Questionnaire structure

Permutation of questions

By default, CallWeb displays the questions in the order in which they are defined in the questionnaire. This default order can be affected by simple skips and complex skips. It can also be randomised via the permutation of questions.

CallWeb uses the # PERMUTATION instruction to define sets of consecutive questions which are to be displayed in random order. The syntax follows:

# Permutation NAME = VAR1 - VAR2 STEP=step LIMIT=limit LIKE=permutation

where

• NAME is the name of the permutation; any unique alphanumeric string is acceptable;
• VAR1 is the first variable to include on the permutation set;
• VAR2 is the last variable to include on the permutation set; obviously VAR2 must come after VAR1 in the questionnaire order;
• STEP is the number of variables in each block to be permutated (default = 1; can also be named PAS).
• LIMIT is the number of blocks of variables (blocks are defined by the STEP parameter) to display (default = all; can also be named LIMITE).
• LIKE (COMME in French) is the name of another permutation that will drive the order of the current permutation (default, none).

In the following example,

# Permutation 1 = Q5-Q10 STEP=2

Q6 always comes right after Q5, as will Q8 after Q7 and Q10 after Q9. However, the three pairs are offered in random order to respondents as in:

Q7-Q8, Q5-Q6, Q9-Q10
or
Q9-Q10, Q7-Q8, Q5-Q6

In the following example,

# Permutation 1 = Q5-Q10 STEP=1 LIMIT=2

Only two randomly selected questions in the series from Q5 to Q10 are displayed, in random order.

In the following example,

# Permutation 1 = Q5-Q14 STEP=2 LIMIT=2

Only two randomly selected blocks of two questions in the series from Q5 to Q14 are displayed. They could be Q7-Q8 and Q11-Q12, for example.

Display conditions affect which variables are displayed throughout the questionnaire, including in permutations.

Parallel permutations

Sometimes, the order of a second set of questions must be the same as the random order of a first set of permutated questions. This is achieved by adding the LIKE= parameter to the second permutation definition followed by the name of the first permutation. For example:

# Permutation P1 = Q5-Q14 STEP=2 LIMIT=2
# Permutation P2 = Q15-Q24 LIKE=P1

Permutation P2 will always be presented in the same order as permutation P1. Note that the LIKE parameters do not supercede the STEP and LIMIT parameters. The number of items in the two permutations must be the same. Different display conditions may apply and modulate the number of items displayed in a given questionnaire but the order of those displayed will be the same.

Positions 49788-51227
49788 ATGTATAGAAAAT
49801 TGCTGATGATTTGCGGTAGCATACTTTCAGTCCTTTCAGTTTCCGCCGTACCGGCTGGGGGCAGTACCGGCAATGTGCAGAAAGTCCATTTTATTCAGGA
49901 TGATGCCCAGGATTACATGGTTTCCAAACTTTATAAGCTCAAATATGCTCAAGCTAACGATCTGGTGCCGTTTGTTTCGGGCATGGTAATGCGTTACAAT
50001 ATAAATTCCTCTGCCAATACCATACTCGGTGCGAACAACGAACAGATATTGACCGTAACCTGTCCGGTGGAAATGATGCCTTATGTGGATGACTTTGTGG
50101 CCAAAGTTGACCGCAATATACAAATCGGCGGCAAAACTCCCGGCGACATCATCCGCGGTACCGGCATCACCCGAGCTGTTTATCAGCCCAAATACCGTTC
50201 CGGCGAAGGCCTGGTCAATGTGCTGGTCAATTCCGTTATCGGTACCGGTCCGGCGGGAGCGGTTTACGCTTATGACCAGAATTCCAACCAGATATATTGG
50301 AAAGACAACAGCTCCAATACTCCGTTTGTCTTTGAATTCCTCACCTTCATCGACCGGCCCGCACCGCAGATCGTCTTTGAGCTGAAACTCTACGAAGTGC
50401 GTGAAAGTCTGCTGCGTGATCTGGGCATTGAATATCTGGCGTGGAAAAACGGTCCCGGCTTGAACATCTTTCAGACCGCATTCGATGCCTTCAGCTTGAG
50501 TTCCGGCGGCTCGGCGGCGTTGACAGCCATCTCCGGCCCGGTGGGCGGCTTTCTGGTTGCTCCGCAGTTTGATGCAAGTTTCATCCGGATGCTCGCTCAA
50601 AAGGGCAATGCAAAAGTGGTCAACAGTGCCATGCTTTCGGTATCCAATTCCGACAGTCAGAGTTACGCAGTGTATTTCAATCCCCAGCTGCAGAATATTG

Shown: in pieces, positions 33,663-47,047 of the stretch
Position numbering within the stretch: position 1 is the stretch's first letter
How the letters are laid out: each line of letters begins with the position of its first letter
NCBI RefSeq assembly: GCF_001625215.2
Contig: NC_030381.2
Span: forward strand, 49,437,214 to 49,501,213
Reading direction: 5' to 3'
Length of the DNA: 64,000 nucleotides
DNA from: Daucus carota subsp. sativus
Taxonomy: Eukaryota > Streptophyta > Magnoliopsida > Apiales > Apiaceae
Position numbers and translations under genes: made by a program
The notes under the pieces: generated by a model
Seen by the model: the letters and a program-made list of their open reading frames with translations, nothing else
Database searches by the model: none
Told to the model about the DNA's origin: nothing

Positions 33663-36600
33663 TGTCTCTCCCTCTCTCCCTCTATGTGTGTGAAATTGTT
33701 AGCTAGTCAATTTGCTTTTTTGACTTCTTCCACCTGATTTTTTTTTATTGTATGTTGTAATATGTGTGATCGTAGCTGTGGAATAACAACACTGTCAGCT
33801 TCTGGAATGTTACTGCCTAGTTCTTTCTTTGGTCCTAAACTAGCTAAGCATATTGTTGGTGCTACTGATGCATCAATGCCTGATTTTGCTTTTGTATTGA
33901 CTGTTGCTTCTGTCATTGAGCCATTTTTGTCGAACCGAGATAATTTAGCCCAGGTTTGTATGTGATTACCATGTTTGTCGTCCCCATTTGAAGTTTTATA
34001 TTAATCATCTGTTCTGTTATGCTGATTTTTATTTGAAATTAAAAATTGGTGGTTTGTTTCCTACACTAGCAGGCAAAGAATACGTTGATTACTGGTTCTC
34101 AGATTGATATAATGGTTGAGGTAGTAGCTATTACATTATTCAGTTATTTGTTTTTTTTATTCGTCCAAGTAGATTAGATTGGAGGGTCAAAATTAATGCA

Permutation within permutation: embedding permutations at any depth

All of the features described above can be implemented in permutations that are performed within permutated blocks. For example, in the following definitions:

# Permutation E001 = Q1-Q15 STEP=5
# Permutation I002 = Q1-Q5
# Permutation I003 = Q11-Q12
• one exterior permutation E001 entails three blocks of 5 questions which will appear in random order (e.g., sometimes Q1-Q5, then Q11-Q15, then Q6-Q10)
• one interior permutation I002 presents Q1 to Q5 in random order;
• another interior permutation I003 makes Q11 and Q12 appear in random order (e.g., an interior permutation does not need to use an entire block of the exterior permutation).

The questions of a permutation cannot overlap between blocks of the exterior permutation. Also, a permutation cannot include questions that are part of an exterior permutation and other questions that are not.

Note: permutation imbedding works only if the names of the permutations are chosen such that, in each case, the exterior permutation comes before the interior permutation, in alphabetical order of permutation names.

Such imbedding of permutations can be done at any depth level (e.g., permutations within permutations within permutations within ...).

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